The process of an unmarried couple living together is known as cohabitation. In earlier years this was a form of taboo, it was a cause of great concern and morality among most people. To live together before marriage meant that you were having premarital sex, which was the greatest area of concern in this moral debate. In 1968 Linda Leclair’s (a student at Columbia University) enrollment was questioned when she moved into her boyfriend’s apartment. The college allowed her to continue her education and Columbia, but with several restrictions as a consequence of her actions. (Myers, 1998) This is just one example of how the public viewed this radical new look on relationships. By the subjects involved was this a way to trial a marriage, a kind of relationship standard, “let’s see if we can make it before we commit.” Well this is what people thought whether it was right or wrong is a moral question whether it is beneficial or harmful to a marriage can be studied.
The example of Linda, which I gave in the first paragraph, happened during a time of great revolution. During the 60’s and 70’s people began to take whole new perspective on the idea of relationship it was a time of “Sexual Revolution” and the start of the birth control pill along with other forms of contraception. (Collins/Coltrane, 1995) Another widely viewed theory is the feminist movement during about the same time. Women wanted to organize their lives, they wanted to finish college and move on to careers and this meant putting off marriage. (Collins/Coltrane, 1995) Women still wanted meaningful relationships without the difficulty of marriage, these factors along with changing times caused for a large influx of cohabitation.
During the 1970’s the cohabitation of unmarried couples tripled and in the 1980’s doubled yet again. (Myers, 1998) With the large increase of cohabitation the views once associated with it started to dwindle. In 1989 300,000 first year college students were surveyed and 51 % believed that “a couple should live together before they are married.” (Astin/others, 1989) This is in contrary to the ideas and morals of earlier years as I stated at the beginning of my paper. Cohabitation often works very similar to a real marriage. In 1991 nearly one third of the couples cohabiting had children, and sexual possessiveness is often regarded the same way, and they often have joint economic relationships as in marriage. (Blumstein/Swartz, 1991) With these new views on relationships together do people have a better chance of a long lasting marriage?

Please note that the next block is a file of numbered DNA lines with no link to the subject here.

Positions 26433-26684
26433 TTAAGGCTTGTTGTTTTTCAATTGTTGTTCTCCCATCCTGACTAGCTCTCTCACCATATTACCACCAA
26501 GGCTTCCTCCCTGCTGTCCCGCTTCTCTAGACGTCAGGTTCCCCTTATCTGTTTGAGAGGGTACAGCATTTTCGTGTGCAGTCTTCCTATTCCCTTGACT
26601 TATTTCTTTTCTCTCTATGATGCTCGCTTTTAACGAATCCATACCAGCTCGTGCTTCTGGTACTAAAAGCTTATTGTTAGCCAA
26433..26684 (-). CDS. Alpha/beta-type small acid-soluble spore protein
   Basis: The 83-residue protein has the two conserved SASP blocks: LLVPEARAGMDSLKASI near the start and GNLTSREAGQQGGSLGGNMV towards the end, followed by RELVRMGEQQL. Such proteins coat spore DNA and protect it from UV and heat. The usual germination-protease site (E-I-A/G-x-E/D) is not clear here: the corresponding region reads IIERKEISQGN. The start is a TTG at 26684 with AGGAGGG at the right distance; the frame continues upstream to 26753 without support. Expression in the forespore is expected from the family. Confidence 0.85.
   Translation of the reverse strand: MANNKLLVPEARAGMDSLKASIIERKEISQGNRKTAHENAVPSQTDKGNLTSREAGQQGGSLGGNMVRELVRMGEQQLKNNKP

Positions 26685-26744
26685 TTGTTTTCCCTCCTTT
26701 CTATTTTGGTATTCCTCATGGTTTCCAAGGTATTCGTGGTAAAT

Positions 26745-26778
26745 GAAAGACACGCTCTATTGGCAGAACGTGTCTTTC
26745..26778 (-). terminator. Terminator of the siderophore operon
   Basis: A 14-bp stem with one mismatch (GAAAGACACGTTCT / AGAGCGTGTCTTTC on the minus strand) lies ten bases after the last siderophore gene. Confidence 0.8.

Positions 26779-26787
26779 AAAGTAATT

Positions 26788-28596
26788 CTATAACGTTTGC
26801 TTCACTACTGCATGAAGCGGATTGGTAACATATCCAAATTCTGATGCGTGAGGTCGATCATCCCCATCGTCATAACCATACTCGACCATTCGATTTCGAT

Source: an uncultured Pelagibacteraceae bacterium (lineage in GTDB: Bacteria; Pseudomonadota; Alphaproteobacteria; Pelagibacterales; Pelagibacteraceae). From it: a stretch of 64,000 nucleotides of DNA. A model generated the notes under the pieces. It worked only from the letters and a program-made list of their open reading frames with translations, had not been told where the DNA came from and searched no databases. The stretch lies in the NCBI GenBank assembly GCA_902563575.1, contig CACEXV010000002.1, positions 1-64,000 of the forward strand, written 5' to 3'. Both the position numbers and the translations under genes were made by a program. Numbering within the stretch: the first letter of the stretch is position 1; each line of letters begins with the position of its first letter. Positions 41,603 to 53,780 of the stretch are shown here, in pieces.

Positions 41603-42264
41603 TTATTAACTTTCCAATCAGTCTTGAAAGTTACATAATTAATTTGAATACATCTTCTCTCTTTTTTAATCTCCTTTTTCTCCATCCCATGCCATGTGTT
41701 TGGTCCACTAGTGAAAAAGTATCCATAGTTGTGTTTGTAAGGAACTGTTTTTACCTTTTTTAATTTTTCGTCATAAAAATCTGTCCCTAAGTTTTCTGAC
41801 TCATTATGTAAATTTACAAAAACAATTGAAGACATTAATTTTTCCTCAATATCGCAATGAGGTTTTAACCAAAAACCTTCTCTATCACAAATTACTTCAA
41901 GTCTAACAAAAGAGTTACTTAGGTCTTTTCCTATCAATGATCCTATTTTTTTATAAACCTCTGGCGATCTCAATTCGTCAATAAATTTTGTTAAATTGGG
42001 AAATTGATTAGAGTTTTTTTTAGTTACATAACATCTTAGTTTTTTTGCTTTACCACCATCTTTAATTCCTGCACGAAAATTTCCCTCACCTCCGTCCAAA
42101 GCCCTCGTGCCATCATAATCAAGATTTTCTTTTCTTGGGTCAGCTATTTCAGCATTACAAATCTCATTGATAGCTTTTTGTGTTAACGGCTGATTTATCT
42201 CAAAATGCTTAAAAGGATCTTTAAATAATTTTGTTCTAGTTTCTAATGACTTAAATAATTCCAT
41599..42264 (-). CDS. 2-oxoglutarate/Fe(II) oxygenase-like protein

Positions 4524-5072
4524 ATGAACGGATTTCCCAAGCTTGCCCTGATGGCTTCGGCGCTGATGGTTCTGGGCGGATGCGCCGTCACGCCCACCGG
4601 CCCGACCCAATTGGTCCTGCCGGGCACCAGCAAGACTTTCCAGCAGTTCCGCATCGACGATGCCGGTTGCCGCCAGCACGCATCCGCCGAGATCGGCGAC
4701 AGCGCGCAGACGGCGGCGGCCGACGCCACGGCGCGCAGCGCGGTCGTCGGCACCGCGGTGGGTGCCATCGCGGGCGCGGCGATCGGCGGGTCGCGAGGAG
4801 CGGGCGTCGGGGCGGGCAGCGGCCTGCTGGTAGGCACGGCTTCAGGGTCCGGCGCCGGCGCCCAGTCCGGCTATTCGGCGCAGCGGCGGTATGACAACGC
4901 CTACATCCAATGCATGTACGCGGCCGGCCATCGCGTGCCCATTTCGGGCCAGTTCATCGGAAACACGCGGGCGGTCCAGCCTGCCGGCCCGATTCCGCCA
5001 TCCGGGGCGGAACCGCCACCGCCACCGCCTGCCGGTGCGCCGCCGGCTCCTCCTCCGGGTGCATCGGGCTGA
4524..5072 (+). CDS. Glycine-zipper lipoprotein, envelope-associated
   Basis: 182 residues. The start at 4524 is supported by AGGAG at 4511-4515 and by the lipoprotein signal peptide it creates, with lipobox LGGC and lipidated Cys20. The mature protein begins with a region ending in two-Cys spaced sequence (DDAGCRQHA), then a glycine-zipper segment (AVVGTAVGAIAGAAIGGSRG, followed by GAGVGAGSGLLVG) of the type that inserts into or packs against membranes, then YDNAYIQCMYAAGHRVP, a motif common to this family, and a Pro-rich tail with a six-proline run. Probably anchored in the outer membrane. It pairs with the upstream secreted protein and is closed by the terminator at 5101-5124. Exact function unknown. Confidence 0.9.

Well according to studies done in the US and other various parts of the world cohabitation is not beneficial to a healthy marriage. In 1989 13,000 adults were surveyed and couples who live together before marriage are one third more likely to end in divorce within the next ten years. (Bumpass/Sweet, 1989) Along with the US Canada found out of 5300 women you have a 53 % greater chance of getting a divorce (Balakrishan/others, 1987) and in Sweden out of 4300 women you have a 80 % greater risk of your marriage ending in divorce. (Bennett/others, 1988) Myers points out though that couples more willing to live together before marriage are “more open to terminating unsatisfying relationships.”(Myers, 1998)
This may be an excuse for the data found but it no excuse for the decline of morality in the world. Cohabitation is not a way in which you can trial a marriage; it is was way to have an easy escape if things don’t go exactly as planned. I agree with Myers when he says, “The very idea of cohabitation presumes that intimate relationship need not be permanent. It sees love as conditional rather than committed” (Myers, 1998) Data has proven that it isn’t healthy to live together before marriage, and general morality as seen in earlier years says the same thing. So where are the benefits to cohabitation?